Club Leaders: The Three Most Common Tax Issues and How to Avoid Overpayments & Penalties

Article by Karen Mortimore

 

Tax-related oversights and innocent mistakes are quite common in an environment as specialized as the clubs industry.

Left unchecked, tax issues for clubs may translate into heavy penalties and substantial losses.

We outline the most common tax issues and related remedies encountered in our work with clubs, so that you can address each of the main areas.

Tax issues for clubs: The three key areas

Generally, we encounter three main areas of tax issues for clubs:

1. Goods and Services Tax (GST)

Many clubs incorrectly calculate their GST position, often resulting in a tax overpayment.

As clubs implement new and innovative promotional activities to expand their operations, administrative aspects in relation to GST can easily be overlooked.

In one review of a client’s GST treatment of cash prizes and promotions, we found an overpayment of approximately $150,000 in GST. Having subsequently lodged GST amendments with the Australian Taxation Office, we were able to recoup the full overpayment on behalf of the club.

Another tax issue for clubs is when a club’s net GST liability is accurate but the method used does not comply with GST law, as there is no entitlement to input credits.

There can also be various GST outcomes from the issue of club vouchers from gambling.

Depending on the format of the voucher, GST may be payable on subsequent redemption of a voucher even if the initial supply of the voucher was for no consideration.

We regularly advise clubs on their promotional materials to ensure the best GST outcome.

2. Carried-Forward Income Tax Losses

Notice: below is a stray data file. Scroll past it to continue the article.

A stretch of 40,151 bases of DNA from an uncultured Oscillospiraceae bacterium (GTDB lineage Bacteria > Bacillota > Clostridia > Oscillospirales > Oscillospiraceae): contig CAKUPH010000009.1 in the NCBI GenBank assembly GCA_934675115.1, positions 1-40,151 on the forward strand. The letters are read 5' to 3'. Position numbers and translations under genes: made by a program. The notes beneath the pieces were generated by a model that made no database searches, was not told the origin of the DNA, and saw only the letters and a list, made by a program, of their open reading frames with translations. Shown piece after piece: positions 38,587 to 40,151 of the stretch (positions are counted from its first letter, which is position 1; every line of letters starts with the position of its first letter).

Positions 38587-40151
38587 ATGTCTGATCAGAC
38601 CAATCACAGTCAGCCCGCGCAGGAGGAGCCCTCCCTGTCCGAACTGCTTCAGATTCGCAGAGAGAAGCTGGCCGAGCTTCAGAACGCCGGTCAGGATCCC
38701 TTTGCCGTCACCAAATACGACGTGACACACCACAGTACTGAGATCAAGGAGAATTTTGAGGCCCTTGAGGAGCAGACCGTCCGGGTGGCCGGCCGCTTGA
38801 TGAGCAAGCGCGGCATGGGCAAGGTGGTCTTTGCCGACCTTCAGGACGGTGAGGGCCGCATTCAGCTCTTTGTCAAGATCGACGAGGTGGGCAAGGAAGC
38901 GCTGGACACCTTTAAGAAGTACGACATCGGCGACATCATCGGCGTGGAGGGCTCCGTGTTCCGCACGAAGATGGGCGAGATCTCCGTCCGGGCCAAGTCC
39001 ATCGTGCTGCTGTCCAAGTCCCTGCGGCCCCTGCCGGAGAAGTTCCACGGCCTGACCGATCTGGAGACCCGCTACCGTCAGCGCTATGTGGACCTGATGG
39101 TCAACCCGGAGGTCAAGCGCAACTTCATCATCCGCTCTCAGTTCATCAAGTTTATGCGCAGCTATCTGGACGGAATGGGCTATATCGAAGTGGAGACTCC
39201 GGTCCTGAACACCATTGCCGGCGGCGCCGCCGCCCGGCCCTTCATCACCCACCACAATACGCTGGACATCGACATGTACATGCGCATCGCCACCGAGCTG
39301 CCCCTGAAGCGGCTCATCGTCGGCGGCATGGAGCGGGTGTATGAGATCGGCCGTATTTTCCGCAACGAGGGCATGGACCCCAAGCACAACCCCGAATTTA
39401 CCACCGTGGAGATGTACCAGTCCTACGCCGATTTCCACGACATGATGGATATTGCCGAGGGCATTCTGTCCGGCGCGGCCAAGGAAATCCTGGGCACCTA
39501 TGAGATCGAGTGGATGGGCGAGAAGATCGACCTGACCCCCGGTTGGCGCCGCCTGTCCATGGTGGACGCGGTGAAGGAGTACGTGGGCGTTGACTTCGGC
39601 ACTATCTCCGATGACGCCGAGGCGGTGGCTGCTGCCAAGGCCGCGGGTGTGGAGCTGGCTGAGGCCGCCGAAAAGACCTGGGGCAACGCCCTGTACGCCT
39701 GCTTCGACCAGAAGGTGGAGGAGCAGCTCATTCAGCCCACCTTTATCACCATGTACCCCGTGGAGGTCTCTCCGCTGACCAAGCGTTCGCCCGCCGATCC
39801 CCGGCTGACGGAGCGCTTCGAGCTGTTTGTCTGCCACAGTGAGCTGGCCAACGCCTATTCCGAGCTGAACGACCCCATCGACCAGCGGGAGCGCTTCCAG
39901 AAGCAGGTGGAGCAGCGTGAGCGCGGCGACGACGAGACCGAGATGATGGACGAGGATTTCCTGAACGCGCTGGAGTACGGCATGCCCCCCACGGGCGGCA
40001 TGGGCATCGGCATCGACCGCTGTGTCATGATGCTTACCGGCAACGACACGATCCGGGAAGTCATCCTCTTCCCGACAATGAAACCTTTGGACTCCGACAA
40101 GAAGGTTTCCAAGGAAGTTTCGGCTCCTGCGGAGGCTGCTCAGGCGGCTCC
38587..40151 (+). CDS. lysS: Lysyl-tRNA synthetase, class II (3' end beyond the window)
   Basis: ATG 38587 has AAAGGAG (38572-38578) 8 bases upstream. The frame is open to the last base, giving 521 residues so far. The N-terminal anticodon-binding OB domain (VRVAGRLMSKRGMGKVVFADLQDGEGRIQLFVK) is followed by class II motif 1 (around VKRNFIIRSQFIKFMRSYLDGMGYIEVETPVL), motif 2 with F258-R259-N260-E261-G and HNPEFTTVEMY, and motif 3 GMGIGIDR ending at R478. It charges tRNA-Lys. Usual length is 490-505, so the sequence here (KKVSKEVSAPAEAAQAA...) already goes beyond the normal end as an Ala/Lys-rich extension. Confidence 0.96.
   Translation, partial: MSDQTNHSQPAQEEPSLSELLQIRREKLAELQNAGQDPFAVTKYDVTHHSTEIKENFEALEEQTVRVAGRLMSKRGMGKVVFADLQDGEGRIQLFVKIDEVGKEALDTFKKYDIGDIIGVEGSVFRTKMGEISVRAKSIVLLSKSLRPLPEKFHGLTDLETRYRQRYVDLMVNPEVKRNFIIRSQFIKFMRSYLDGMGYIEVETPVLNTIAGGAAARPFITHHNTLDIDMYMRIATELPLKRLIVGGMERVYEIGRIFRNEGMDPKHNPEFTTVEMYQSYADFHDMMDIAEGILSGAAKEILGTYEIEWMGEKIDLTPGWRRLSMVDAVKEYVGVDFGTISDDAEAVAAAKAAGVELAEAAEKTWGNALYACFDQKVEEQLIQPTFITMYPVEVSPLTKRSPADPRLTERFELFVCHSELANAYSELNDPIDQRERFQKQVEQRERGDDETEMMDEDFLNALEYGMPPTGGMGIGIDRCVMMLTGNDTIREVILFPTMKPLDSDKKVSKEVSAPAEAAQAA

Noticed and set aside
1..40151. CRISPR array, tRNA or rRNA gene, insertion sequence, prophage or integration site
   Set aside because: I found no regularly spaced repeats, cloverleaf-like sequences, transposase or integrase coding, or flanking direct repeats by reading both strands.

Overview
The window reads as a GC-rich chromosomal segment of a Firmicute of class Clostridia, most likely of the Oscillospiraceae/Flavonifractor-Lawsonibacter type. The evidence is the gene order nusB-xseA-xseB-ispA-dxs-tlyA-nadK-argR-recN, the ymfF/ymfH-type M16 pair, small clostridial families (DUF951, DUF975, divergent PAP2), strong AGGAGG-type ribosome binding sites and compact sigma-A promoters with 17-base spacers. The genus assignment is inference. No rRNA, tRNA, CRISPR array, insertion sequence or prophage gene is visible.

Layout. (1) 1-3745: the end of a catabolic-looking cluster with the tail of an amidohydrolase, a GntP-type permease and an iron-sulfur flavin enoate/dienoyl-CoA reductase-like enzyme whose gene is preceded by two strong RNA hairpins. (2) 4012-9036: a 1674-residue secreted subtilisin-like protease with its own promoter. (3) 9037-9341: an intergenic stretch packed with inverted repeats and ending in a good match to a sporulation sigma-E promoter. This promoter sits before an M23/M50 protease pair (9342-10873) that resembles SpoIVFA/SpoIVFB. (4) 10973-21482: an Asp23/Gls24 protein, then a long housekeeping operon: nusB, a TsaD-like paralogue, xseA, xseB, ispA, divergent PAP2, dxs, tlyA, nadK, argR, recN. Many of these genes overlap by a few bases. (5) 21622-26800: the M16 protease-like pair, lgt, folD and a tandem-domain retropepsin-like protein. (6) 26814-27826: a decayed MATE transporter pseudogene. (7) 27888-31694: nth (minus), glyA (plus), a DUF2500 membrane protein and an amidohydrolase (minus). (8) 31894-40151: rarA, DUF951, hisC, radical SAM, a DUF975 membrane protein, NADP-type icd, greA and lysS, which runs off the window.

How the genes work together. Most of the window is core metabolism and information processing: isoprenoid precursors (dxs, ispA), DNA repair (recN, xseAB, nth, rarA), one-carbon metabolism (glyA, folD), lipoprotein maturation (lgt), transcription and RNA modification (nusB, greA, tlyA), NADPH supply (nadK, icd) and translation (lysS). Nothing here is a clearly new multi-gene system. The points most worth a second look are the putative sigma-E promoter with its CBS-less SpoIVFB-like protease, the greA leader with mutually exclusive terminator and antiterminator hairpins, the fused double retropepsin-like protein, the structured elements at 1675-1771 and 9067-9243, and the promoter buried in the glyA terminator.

Clubs with carried-forward income tax losses should be aware that changes to voting rights of members or changes to operations may jeopardise the ability to recoup income tax losses in subsequent years.

To access income tax losses, you must satisfy the Continuation of Ownership Test (COT) or the Same Business Test (SBT) of the Income Tax Assessment Act 1997.

If you pass the COT test, tax losses can be accessed. If not, then the SBT can be considered.

Additionally, there are special rules to cater for the membership interest structure in clubs. These differ from the typical shareholding structure of proprietary companies.

Membership interests are worked out on a concessional tracing rule basis and these rules vary depending upon the number of members in your club.

For these reasons, we recommend that you seek tax advice prior to considering any constitutional changes to existing members’ voting rights.

3. Income tax exemption for clubs

Income tax exemption is another major tax issue for clubs.

Clubs are able to self-assess their income tax exempt status. This assessment should be done on an annual basis by completing the ATO form Income tax status review worksheet for self-assessing non-profit organisations.

There is no requirement to send the form to the ATO. However, we recommend that it is kept on file to demonstrate that you have undertaken this process and compiled your documentary evidence, in the event of a query from the ATO.

The form contains an approval section and it is advisable that this is completed and signed, followed by signed approval by a member of the Board.

In order to attain income tax exemption, you must pass the “established for community services purposes” test. Your club must show that altruistic activities with regard to the wellbeing and benefit of others is its main purpose

If the main purpose is to provide social or recreational facilities and activities, your club will not be income tax exempt.

The ATO’s approach when selecting clubs to audit is to access publicly available information such as:

  • Examining the financial statements of the club, dissecting income and expenditure items such as gambling, bar and restaurant as a measure of its main purpose;
  • Visiting the club’s website and noting other external advertising to establish how it is marketed to the local community;
  • Reviewing the published annual reports to determine the extensive nature of community benefit services undertaken during the

If your club’s self-assessment process determines that you are not income tax exempt, the most likely outcome is that you will be concessionally taxed under the principle of mutuality and would therefore be required to lodge an annual tax return.

Need help tackling tax issues in your club?

Each of the three main areas of tax issues for clubs can become complex. With our experience in helping clubs with their accounting and tax, we can help you get on top of all the key issues. Contact us here.